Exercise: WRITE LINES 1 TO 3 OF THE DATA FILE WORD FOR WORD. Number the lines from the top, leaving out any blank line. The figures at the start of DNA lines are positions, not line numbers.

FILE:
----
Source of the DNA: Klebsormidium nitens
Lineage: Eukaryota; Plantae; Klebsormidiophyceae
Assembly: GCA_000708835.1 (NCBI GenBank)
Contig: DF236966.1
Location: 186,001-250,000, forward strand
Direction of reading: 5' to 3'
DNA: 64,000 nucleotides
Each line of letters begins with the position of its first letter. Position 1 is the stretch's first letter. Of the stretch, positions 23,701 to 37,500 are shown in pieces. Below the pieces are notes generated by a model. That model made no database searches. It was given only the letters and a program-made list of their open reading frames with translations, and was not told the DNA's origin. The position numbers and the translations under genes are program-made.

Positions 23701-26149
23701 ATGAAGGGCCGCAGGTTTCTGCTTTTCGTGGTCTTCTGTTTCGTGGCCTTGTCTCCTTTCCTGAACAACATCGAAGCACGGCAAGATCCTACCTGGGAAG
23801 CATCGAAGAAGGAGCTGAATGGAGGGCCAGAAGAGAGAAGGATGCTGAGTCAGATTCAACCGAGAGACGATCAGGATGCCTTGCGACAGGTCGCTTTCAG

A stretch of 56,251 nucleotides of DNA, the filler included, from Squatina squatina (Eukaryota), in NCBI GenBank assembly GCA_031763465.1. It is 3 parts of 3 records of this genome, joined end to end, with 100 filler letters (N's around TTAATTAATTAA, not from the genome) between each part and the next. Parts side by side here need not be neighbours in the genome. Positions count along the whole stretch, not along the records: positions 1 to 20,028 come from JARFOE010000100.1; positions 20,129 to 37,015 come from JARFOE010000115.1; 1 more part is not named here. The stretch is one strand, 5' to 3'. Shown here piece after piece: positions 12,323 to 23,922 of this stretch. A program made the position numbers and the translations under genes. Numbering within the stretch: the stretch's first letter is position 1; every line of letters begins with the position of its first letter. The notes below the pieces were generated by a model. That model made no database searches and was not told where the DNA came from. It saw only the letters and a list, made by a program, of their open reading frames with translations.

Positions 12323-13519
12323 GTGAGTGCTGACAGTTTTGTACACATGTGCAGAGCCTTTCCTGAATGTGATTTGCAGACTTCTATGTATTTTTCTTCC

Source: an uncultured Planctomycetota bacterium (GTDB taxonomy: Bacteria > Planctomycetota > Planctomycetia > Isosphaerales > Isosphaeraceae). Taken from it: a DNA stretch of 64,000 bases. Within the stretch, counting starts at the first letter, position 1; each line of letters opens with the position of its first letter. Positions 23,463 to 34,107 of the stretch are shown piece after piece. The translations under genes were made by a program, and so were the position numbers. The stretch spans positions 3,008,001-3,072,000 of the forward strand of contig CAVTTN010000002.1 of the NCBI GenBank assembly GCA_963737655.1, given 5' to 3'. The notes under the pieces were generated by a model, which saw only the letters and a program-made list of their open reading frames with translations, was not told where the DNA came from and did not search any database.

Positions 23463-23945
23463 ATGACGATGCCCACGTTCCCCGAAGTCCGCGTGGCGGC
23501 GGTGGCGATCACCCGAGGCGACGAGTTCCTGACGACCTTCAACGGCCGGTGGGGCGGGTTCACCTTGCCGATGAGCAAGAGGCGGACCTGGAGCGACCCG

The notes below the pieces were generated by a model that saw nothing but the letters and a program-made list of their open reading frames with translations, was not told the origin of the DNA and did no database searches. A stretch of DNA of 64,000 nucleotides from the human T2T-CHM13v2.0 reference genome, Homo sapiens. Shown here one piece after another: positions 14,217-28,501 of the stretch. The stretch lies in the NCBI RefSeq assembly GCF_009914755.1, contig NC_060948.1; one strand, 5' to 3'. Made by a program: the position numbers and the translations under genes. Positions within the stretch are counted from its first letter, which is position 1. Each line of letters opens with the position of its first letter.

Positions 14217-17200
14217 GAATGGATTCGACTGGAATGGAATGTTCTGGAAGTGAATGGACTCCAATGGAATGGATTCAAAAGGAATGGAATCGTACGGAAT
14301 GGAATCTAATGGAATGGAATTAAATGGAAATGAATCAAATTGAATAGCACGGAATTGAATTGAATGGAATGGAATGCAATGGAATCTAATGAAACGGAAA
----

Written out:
Source of the DNA: Klebsormidium nitens
Lineage: Eukaryota; Plantae; Klebsormidiophyceae
Assembly: GCA_000708835.1 (NCBI GenBank)